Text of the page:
# Random Geometry Generation with PostGIS

Paul Ramsey

6 min read

A user on the postgis-users had an interesting question today: how to generate a geometry column in PostGIS with random points, linestrings, or polygons?

Random data is important for validating processing chains, analyses and reports. The best way to test a process is to feed it inputs!

## Random Points

Random points is pretty easy -- define an area of interest and then use the PostgreSQL `random()` function to create the X and Y values in that area.

``````CREATE TABLE random_points AS
WITH bounds AS (
SELECT 0 AS origin_x,
0 AS origin_y,
80 AS width,
80 AS height
)
SELECT ST_Point(width  * (random() - 0.5) + origin_x,
height * (random() - 0.5) + origin_y,
4326)::Geometry(Point, 4326) AS geom,
id
FROM bounds,
generate_series(0, 100) AS id
``````

Filling a target shape with random points is a common use case, and there's a special function just for that, `ST_GeneratePoints()`. Here we generate points inside a circle created with `ST_Buffer()`.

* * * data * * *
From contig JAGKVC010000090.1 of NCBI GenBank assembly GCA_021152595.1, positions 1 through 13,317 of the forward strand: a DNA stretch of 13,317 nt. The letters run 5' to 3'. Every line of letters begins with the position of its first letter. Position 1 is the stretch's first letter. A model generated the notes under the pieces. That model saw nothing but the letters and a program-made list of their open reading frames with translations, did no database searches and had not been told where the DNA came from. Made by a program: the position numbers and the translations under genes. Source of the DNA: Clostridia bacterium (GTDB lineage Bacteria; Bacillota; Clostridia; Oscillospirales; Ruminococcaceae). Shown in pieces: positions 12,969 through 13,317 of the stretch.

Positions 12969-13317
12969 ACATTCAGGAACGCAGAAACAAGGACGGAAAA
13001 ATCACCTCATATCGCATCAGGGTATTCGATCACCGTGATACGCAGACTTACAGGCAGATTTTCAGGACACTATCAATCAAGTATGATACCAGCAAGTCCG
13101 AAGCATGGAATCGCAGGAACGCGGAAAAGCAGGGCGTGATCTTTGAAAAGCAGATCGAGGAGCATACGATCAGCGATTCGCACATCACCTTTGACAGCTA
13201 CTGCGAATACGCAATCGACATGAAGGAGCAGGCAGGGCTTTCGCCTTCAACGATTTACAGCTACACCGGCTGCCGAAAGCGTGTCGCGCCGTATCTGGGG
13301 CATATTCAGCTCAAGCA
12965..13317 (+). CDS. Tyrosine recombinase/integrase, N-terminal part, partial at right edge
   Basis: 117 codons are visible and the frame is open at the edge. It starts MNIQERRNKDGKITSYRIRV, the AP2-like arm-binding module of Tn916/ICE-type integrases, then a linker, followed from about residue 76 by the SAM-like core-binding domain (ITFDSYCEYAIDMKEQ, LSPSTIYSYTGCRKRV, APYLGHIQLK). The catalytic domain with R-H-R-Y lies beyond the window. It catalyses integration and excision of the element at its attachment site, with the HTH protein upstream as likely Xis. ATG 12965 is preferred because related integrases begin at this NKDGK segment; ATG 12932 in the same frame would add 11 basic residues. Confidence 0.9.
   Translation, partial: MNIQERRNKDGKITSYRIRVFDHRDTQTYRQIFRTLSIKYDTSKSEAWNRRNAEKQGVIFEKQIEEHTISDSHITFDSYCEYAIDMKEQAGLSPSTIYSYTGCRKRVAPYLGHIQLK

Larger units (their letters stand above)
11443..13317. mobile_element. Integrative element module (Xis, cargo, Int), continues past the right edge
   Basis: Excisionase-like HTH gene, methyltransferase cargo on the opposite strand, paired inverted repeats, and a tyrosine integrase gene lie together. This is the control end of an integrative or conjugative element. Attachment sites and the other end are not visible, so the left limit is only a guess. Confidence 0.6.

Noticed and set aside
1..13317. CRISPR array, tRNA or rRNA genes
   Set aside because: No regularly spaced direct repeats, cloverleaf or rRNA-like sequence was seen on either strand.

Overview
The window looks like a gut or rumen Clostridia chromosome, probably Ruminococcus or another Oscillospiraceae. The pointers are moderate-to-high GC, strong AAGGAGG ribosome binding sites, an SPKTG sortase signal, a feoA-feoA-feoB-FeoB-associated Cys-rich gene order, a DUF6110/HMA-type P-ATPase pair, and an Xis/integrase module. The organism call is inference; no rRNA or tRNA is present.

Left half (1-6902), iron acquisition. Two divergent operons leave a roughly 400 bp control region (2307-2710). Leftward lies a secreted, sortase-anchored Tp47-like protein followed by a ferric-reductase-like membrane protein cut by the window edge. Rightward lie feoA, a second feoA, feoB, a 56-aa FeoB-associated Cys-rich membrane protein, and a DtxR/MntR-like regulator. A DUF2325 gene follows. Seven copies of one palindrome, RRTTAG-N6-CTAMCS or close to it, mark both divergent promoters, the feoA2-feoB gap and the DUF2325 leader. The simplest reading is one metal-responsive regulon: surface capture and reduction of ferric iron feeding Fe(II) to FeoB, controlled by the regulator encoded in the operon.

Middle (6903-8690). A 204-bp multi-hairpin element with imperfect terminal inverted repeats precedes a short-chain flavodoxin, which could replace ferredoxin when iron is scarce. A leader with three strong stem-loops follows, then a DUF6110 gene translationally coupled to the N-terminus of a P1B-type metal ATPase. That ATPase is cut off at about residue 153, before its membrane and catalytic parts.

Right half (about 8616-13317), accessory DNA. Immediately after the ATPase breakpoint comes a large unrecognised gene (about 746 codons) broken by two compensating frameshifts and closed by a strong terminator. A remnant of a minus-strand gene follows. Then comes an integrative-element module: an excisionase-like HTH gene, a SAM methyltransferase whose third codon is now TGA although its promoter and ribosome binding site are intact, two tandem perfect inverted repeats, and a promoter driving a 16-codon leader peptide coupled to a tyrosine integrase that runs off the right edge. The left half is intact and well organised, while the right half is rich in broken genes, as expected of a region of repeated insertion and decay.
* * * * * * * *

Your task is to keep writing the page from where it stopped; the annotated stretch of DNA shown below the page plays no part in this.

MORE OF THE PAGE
``````CREATE TABLE random_points AS
SELECT ST_GeneratePoints(
ST_Buffer(
ST_Point(0, 0, 4326),
50),
100) AS geom
``````

If you have PostgreSQL 16, you can use the brand new `random_normal()` function to generate coordinates with a central tendency.

``````CREATE TABLE random_normal_points AS
WITH bounds AS (
SELECT 0 AS origin_x,
0 AS origin_y,
80 AS width,
80 AS height
)
SELECT ST_Point(random_normal(origin_x, width/4),
random_normal(origin_y, height/4),
4326)::Geometry(Point, 4326) AS geom,
id
FROM bounds,
generate_series(0, 100) AS id
``````

For PostgreSQL versions before 16, here is a user-defined version of `random_normal()`.
``````CREATE OR REPLACE FUNCTION random_normal(
mean double precision DEFAULT 0.0,
stddev double precision DEFAULT 1.0)
RETURNS double precision AS
\$\$
DECLARE
u1 double precision;
u2 double precision;
z0 double precision;
z1 double precision;
BEGIN
u1 := random();
u2 := random();

z0 := sqrt(-2.0 * ln(u1)) * cos(2.0 * pi() * u2);
z1 := sqrt(-2.0 * ln(u1)) * sin(2.0 * pi() * u2);

RETURN mean + (stddev * z0);
END;
\$\$ LANGUAGE plpgsql;